51. Ivan. Although it’s a popular name globally, Ivan originates from an old Slavic name inspired by the Greek name Ioannes. As a derivative of John, it means ‘Yahweh is gracious’. You may recognise some historic Eastern Europeans with the name, including Ivan the Great and Ivan the Terrible, two Russian rulers.

52. Jude. A variant of Judas (which is a variant of Judah), Jude means ‘praise’. It’s a popular name in the English-speaking world, especially in the United States and United Kingdom. If you like the biblical or Hebrew names but want to keep it short, this is one to consider among old-fashioned boy names.

53. Leo.You may think Leo comes from Leonardo, but it actually derives from the name Leon, which means ‘lion’ in Latin. Leo has been a very popular name through the centuries, with popes, bishops, emperors and kings all sharing the name. Leo is also one of the Zodiac signs and the name of the Russian author Leo Tolstoy.

54. Lou. Used as a shortened form of Louis, Lou comes from the Germanic name Ludwig, which means ‘famous battle’. German composer Ludwig von Beethoven was probably the most celebrated bearer of the name, as were many kings of England and France.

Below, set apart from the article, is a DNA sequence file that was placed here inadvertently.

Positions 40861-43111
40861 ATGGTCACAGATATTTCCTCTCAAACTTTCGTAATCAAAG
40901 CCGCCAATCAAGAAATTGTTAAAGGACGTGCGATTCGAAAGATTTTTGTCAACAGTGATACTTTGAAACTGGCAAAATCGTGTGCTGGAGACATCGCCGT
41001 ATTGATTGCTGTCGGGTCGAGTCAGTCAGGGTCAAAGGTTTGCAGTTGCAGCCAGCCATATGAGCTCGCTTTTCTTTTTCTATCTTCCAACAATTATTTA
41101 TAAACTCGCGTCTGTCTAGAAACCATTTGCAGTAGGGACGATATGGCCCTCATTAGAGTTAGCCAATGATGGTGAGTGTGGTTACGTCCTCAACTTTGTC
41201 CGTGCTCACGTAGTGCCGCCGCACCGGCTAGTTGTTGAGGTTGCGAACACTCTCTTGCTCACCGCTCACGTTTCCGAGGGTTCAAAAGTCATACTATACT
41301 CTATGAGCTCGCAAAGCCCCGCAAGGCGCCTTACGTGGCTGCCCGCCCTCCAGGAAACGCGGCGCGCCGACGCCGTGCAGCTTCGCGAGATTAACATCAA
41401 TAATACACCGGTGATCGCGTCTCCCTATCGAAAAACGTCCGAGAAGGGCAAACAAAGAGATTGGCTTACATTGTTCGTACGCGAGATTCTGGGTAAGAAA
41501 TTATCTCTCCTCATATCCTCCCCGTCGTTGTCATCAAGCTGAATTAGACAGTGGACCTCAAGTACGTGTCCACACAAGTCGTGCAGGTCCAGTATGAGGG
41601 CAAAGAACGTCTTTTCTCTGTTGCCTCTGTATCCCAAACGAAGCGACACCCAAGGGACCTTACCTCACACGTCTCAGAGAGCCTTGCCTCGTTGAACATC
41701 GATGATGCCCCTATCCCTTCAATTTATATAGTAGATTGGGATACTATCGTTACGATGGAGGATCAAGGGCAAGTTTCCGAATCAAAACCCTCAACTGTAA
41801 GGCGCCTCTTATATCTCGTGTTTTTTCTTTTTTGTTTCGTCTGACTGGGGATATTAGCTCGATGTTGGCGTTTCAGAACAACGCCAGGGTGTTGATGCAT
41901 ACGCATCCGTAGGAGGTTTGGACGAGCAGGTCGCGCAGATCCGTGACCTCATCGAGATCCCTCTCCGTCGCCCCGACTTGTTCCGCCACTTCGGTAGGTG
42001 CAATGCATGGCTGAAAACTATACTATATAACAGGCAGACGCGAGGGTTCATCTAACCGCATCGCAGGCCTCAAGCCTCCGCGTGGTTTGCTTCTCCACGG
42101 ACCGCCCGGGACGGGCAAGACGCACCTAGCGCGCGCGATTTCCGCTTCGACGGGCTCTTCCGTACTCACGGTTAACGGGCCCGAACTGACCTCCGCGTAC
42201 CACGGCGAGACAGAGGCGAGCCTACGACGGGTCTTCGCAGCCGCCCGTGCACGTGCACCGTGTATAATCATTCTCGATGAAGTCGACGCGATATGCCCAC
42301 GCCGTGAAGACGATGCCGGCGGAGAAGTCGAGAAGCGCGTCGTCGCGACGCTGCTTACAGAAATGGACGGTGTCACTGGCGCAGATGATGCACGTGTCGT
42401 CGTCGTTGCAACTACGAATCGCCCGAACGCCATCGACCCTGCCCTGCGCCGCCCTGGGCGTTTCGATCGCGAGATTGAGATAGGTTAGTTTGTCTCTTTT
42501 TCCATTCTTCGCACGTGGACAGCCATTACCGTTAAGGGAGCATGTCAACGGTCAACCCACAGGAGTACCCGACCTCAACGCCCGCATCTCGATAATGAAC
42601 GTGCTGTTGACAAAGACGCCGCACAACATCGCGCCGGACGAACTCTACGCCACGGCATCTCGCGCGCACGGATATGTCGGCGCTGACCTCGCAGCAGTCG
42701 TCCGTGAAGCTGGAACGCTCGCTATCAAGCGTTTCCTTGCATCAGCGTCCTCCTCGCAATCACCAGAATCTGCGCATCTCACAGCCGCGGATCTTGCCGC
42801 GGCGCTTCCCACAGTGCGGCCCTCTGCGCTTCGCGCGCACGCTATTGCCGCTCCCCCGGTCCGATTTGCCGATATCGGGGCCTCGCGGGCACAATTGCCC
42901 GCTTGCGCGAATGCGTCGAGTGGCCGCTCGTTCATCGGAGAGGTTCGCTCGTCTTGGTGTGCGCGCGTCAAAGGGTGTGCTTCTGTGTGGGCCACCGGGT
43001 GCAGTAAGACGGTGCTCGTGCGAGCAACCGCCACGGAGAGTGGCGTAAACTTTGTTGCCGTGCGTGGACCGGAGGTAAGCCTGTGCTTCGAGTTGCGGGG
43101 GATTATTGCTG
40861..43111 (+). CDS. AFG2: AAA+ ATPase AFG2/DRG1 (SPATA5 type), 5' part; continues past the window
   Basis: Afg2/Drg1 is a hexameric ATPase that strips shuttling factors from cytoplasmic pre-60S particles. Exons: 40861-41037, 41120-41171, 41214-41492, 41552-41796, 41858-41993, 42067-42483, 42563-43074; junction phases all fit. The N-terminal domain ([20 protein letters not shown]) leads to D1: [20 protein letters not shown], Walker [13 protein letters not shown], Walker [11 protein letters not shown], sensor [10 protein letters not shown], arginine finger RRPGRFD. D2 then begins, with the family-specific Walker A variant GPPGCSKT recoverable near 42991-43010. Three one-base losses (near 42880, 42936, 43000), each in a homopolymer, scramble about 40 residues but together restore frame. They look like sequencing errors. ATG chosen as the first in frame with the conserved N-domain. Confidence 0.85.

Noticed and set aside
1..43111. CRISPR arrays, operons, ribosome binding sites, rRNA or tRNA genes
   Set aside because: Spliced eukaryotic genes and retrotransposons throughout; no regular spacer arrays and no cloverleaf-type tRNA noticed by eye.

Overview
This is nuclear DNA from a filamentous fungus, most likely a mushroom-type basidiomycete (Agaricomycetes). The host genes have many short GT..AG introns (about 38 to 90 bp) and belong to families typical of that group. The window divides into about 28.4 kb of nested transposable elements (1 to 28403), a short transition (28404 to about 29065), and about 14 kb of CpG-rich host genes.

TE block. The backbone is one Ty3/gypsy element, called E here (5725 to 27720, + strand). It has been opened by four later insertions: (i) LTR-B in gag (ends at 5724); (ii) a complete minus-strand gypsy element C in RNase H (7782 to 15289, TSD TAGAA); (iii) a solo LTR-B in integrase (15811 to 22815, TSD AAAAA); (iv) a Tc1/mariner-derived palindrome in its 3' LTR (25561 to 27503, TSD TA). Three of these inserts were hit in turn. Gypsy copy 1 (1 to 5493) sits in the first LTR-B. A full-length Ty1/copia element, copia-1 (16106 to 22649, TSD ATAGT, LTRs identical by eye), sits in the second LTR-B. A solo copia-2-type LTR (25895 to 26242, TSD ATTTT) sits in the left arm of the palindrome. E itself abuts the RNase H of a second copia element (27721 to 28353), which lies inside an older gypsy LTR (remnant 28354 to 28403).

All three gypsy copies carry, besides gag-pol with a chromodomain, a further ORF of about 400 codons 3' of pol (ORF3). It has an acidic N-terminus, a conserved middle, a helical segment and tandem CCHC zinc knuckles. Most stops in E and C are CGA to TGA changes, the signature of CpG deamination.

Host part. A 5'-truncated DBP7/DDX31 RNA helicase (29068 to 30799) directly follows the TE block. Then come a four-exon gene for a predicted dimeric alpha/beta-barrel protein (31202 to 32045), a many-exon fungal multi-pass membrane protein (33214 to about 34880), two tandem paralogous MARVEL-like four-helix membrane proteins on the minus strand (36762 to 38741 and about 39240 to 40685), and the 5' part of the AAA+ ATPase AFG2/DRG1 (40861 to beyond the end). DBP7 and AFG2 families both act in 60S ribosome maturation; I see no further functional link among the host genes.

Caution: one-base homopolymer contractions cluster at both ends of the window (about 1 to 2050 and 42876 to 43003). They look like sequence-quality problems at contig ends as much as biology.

55. Omar. You can take your pick with the meaning of Omar. It’s a biblical name from the Old Testament and means ‘speaker’ in Hebrew. But it also comes from the Arabic name Umar, which means ‘populous’, ‘flourishing’ and ‘life’. Umar was an important supporter of the Prophet Muhammad.

56. Otto. A cute option for a short old-fashioned boy name, Otto means ‘wealth’ or ‘fortune’. Your baby boy would share the name with the four kings of Germany, including the first Holy Roman emperor known as Otto the Great.

57. Otis. Otis is related to Otto from above, but it’s more typically used as a last name. It comes from the medieval first name Ode, which, like Otto, means ‘wealth’ or ‘fortune’. In the United States, it has been used as a first name to honour James Otis, a revolutionary who opposed slavery.

58. Remy. Considered a modern English name, Remy comes from the French name Rémy, which means ‘oarsman’ or ‘rower’. But you can also use it as a shortened form of the English unisex name Remington, which represents an area of England.